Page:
I consider the 32HR to be roughly in the 12mm range as a max (season to taste).

But the 50HR and the 180HR can shift much, much more. There is more to it than just the stated image circle. I cannot explain technically why this is possible (and I should be able to do so, so I will get an explanation). But we know factually, since we have shot with and tested all these lenses on all sorts of different cameras and with different sensor sizes that the specs from Rodenstock are not correct. In fact, gauging by Rodenstock's numbers it almost looks like they just took the same image circle and assumed the same shift parameters in some cases, and this is most definitely not the case in real world use.

The 50 HR-W can shift almost twice the amount of the 32 HR-W. And the 180 HR-S is a lens I ignored for years because of the stated 80mm image circle, which seemed very restrictive. And yet, when the IQ4 150 came out, I thought why not try it and see how it does on the best sensor for shifting, and found that I could shift 20mm horizontal + 20mm vertical shift - combined - with this lens on an IQ4 150. And the results are spectacular - not even any vignetting, and sharp!

Obviously, the focal length has some substantial impact. But there may be even more to it. But as far as Rodenstock's specs are concerned, they seem to be very simple specs and some of them just seem assumed based on the same size image circle.


Steve Hendrix/CI

Hi Steve,

I got 23mm, 32mm, 50mm and 90mm. With the 23mm, 32mm and 90mm, it feels like Rodenstock's specs are fairly accurate (see my reviews). The 50mm offers a little more shift than the 32mm, but I wouldn't go as far as saying twice the amount - maybe it depends on samples, too (?).

About the 180mm, I just got one on order, and I definitely hope you'll be right on its shift capabilities - I am looking forward to testing it when I'll get it.

Best regards,

Vieri
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Paul2660

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Re: Phase One XT reviewed
« Reply #68 on: December 28, 2021, 09:18:47 am »

Vieri:

Looking forward to your review of the Arca, rm3di.  Much more manual operation than the X shutter, but unique in its feature set.

Paul
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Vieri Bottazzini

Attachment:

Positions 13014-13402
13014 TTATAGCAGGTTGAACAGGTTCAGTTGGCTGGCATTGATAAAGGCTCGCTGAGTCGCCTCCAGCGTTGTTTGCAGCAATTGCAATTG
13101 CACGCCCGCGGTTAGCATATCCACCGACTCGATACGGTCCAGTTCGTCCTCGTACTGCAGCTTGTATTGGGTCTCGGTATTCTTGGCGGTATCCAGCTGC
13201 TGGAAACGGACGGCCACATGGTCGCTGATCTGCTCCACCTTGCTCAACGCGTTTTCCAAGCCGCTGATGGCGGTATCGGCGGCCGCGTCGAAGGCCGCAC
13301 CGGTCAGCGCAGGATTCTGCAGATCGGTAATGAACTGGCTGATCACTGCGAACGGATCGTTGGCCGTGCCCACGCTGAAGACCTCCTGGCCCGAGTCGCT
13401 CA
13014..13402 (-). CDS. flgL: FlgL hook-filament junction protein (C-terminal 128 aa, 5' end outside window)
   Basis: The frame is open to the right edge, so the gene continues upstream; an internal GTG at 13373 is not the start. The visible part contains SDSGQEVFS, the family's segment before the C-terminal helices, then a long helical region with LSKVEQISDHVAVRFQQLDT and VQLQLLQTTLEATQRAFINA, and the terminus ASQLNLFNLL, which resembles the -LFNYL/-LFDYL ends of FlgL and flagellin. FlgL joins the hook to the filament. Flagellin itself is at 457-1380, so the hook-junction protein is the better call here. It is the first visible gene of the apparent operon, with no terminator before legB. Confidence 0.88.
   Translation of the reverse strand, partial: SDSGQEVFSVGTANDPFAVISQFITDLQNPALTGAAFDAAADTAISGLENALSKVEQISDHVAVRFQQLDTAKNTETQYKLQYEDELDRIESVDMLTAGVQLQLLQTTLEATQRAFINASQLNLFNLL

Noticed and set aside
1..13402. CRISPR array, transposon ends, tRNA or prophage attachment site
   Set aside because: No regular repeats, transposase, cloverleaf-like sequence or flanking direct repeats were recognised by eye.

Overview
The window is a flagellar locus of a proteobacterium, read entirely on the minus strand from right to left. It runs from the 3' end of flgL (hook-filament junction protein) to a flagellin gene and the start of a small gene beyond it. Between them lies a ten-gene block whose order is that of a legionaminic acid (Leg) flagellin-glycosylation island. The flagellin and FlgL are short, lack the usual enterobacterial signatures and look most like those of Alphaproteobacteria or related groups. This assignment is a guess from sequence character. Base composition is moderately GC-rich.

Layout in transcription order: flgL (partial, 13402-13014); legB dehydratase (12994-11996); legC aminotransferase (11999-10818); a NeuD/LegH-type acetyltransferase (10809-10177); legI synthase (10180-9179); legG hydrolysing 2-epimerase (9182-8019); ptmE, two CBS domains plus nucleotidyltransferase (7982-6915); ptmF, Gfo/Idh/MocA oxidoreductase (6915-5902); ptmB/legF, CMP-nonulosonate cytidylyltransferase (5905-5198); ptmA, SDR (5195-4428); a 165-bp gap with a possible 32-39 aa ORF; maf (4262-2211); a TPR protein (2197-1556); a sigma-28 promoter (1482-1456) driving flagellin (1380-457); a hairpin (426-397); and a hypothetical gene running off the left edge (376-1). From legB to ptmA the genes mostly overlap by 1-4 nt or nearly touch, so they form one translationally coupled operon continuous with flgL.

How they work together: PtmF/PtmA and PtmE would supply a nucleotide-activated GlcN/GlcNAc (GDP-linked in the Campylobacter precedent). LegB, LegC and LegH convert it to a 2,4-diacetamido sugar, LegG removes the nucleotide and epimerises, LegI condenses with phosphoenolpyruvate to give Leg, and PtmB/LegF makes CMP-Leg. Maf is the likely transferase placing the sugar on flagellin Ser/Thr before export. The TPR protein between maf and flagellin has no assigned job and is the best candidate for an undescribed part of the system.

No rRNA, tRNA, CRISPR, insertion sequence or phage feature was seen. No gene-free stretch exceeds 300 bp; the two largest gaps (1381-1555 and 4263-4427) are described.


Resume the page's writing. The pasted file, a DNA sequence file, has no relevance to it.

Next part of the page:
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Re: Phase One XT reviewed
« Reply #69 on: December 28, 2021, 02:14:59 pm »

Vieri:

Looking forward to your review of the Arca, rm3di.  Much more manual operation than the X shutter, but unique in its feature set.

Paul

Hey Paul,

thank you! Looking forward to receiving it and putting it to a good use! Best regards,

Vieri
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Re: Phase One XT reviewed
« Reply #70 on: December 28, 2021, 06:24:35 pm »

Hi Steve,

I got 23mm, 32mm, 50mm and 90mm. With the 23mm, 32mm and 90mm, it feels like Rodenstock's specs are fairly accurate (see my reviews). The 50mm offers a little more shift than the 32mm, but I wouldn't go as far as saying twice the amount - maybe it depends on samples, too (?).

About the 180mm, I just got one on order, and I definitely hope you'll be right on its shift capabilities - I am looking forward to testing it when I'll get it.

Best regards,

Vieri


Hi Vieri -

The 50mm was used by Brad on a project with IQ4 150. As you can see from the article, he shifted 25mm in vertical orientation, so yes, not quite double the amount, but substantially more (you can see he is only getting some modest vignetting, and no hard vignette).

https://www.captureintegration.com/when-150-megapixels-isnt-enough/

The 180 will be great - people need to know about the 180, because it doesn't scale the price heights of most of the other Rodenstock lenses, but it fully belongs in the lineup in terms of performance and especially shift capability. The 180 is a great solution in X Shutter for anyone on the Arca/Alpa/Cambo platforms, you'll be able to max out the shift in both directions combined with an IQ4 150.


Steve Hendrix/CI


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Vieri Bottazzini

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Re: Phase One XT reviewed
« Reply #71 on: December 29, 2021, 02:34:40 am »


Hi Vieri -

The 50mm was used by Brad on a project with IQ4 150. As you can see from the article, he shifted 25mm in vertical orientation, so yes, not quite double the amount, but substantially more (you can see he is only getting some modest vignetting, and no hard vignette).

https://www.captureintegration.com/when-150-megapixels-isnt-enough/

The 180 will be great - people need to know about the 180, because it doesn't scale the price heights of most of the other Rodenstock lenses, but it fully belongs in the lineup in terms of performance and especially shift capability. The 180 is a great solution in X Shutter for anyone on the Arca/Alpa/Cambo platforms, you'll be able to max out the shift in both directions combined with an IQ4 150.


Steve Hendrix/CI


Steve Hendrix/CI

Hi Steve,

25mm in vertical orientation would be 1.5x, rather than double the shift, compared with the 32mm. In my experience, I estimated about 22mm against the 16mm by Rodenstock, which is not dramatic but it's there.

I am excited about the 180mm, even though I got all my lenses for the Arca in Rodenstock Aperture Mount, rather than X-Shutter. For the kind of work I do, I think the weight saving, and the time saving in the field, will outweigh the advantages of the X-Shutter. Time will tell, and eventually I'll always be able to add it later if I feel it's really needed.

Best regards,

Vieri